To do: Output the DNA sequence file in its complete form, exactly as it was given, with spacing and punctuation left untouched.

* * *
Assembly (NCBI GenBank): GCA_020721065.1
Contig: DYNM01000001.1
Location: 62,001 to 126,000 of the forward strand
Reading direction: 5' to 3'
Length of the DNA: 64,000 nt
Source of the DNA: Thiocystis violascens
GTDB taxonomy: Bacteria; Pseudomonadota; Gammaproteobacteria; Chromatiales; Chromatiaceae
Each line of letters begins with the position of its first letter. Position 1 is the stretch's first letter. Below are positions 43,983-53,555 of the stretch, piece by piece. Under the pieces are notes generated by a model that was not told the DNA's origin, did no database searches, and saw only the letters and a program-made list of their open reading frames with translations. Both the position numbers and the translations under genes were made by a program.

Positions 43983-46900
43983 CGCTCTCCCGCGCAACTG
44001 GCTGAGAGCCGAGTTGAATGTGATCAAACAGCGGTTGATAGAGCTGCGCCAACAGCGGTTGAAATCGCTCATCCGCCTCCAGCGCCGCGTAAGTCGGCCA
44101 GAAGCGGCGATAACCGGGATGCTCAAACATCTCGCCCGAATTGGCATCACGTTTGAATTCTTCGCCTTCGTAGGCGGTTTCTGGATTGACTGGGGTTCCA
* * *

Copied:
Assembly (NCBI GenBank): GCA_020721065.1
Contig: DYNM01000001.1
Location: 62,001 to 126,000 of the forward strand
Reading direction: 5' to 3'
Length of the DNA: 64,000 nt
Source of the DNA: Thiocystis violascens
GTDB taxonomy: Bacteria; Pseudomonadota; Gammaproteobacteria; Chromatiales; Chromatiaceae
Each line of letters begins with the position of its first letter. Position 1 is the stretch's first letter. Below are positions 43,983-53,555 of the stretch, piece by piece. Under the pieces are notes generated by a model that was not told the DNA's origin, did no database searches, and saw only the letters and a program-made list of their open reading frames with translations. Both the position numbers and the translations under genes were made by a program.

Positions 43983-46900
43983 CGCTCTCCCGCGCAACTG
44001 GCTGAGAGCCGAGTTGAATGTGATCAAACAGCGGTTGATAGAGCTGCGCCAACAGCGGTTGAAATCGCTCATCCGCCTCCAGCGCCGCGTAAGTCGGCCA
44101 GAAGCGGCGATAACCGGGATGCTCAAACATCTCGCCCGAATTGGCATCACGTTTGAATTCTTCGCCTTCGTAGGCGGTTTCTGGATTGACTGGGGTTCCA